Does Your Teenager Struggle with Confidence?Nov 03, 2022
Recently, I had an experience that demonstrated the process for overcoming a fearful situation.
So here is what happened…
During a workshop I was facilitating on social media a parent shared a frustrating situation followed by the obvious question… she said that her 15 year old son is constantly on his phone playing games. They have talked about it and even threatened to take away his phone but nothing has changed. She went on to say that it has gotten so bad that even her younger son has been complaining to his older brother because they never play together any more. She was clearly frustrated and asked …”What can I do to get him to put his phone down?”
I offered some suggestions but I could tell that none of them provided any helpful insights for her. In short, I wasn't helpful or effective at that moment.
Consequently, I left the workshop feeling disappointed and questioning whether I really have what it takes to help others. It was a blow to my confidence.
We have all been there… right? Those times where you just aren’t effective … you just don’t get it … or you don’t feel good enough. These thoughts are the seeds for a breakdown in confidence.
I bring this up because this is exactly what your teenager is going through and the first step towards empowering them involves compassion from you as the parent, followed by acknowledging and validating where they are. This step is critical because it allows any negative emotions and more importantly fear to dissipate. Remember before your teenager will open up and see a fearful circumstance as an opportunity for growth they have to feel safe.
In fact, this is the key step that as parents we sometimes rush through or skip all together. So let me repeat. Until your teenager’s negative emotions and fear have dissipated, they are not in a position to listen to any of your good advice or words of encouragement. In order to move them to a place of safety, we need to engage with compassion while acknowledging and validating what they are experiencing.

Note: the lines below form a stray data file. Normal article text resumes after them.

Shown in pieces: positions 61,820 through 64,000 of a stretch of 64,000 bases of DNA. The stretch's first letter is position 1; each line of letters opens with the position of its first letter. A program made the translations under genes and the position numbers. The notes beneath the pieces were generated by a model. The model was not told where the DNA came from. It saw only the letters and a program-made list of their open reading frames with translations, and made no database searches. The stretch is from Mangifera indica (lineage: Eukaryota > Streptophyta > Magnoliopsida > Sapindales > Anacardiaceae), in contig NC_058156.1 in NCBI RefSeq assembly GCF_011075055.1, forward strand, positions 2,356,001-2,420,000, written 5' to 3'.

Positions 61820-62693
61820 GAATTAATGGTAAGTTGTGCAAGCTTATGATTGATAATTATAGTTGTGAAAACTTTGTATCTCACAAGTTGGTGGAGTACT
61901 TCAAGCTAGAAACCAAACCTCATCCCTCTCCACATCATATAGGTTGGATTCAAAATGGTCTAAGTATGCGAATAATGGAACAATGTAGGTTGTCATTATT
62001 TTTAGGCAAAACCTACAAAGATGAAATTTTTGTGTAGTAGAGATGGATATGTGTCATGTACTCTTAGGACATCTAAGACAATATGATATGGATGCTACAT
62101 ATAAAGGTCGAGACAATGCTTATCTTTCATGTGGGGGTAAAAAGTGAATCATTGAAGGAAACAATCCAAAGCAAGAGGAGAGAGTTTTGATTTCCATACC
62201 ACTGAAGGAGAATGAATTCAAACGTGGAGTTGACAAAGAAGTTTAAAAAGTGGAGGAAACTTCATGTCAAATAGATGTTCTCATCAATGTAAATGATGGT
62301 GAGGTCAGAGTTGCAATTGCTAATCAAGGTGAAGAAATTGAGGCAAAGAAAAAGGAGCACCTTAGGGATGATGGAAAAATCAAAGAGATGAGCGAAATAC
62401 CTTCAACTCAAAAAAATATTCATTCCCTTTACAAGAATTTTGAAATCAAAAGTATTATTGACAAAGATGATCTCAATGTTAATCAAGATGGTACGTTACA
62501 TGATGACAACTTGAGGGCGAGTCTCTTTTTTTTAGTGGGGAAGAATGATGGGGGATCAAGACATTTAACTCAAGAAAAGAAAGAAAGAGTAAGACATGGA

So how did this play out for me?
Fortunately, my wife was in the audience that night. On the ride home, I shared my disappointment. At that moment, I remember questioning myself and experiencing the fear of not being good enough. My wife was awesome. She engaged with compassion. Then acknowledged and validated what I was experiencing and reminded me that I wouldn’t feel disappointed if I didn’t really care about helping other parents. Her approach provided a safe place for me and eventually my fear and disappointment began to dissipate. As this happened, my focus naturally shifted to what I could learn from this experience and how I could serve the mother from the workshop. In effect, fixing my mistake.
By now we were about halfway home. As I thought back on the workshop, it occurred to me that I could have done a better job of acknowledging and validating what the mother was experiencing. Helping her to feel supported so her frustration could dissipate. Secondly, I could have asked a few more questions to understand more fully what was going on for her. This deeper understanding could have provided additional insight that would have led to a better response on my part. These ideas lead to a sense of hope about my ability to be more effective the next time. Then it occurred to me that I could reach out to her and ask for a do over. So I committed to sending an email acknowledging that I didn’t feel like my response was as helpful as I would have hoped and offering a complimentary coaching session to revisit her question.
The last half of our car ride home illustrates the second step for helping your teenager build confidence. Once they are feeling safe, shift the focus to lessons learned and how they can serve others.
As we pulled into the driveway, instead of being afraid of standing in front of the room at my next workshop my confidence was back. Over the 20 minute car ride, I had gone from being frustrated, disappointed and afraid to excited about the possibilities that lie ahead .
My example demonstrates three basic ideas.
A return to safety - The critical step that shouldn’t be rushed or skipped all together.
A return to hope
A shift from being self focused to others focused.
These three ideas can be very powerful to anyone experiencing a lack of confidence, especially your teenager.
Peace be with you,
Family Enrichment Coach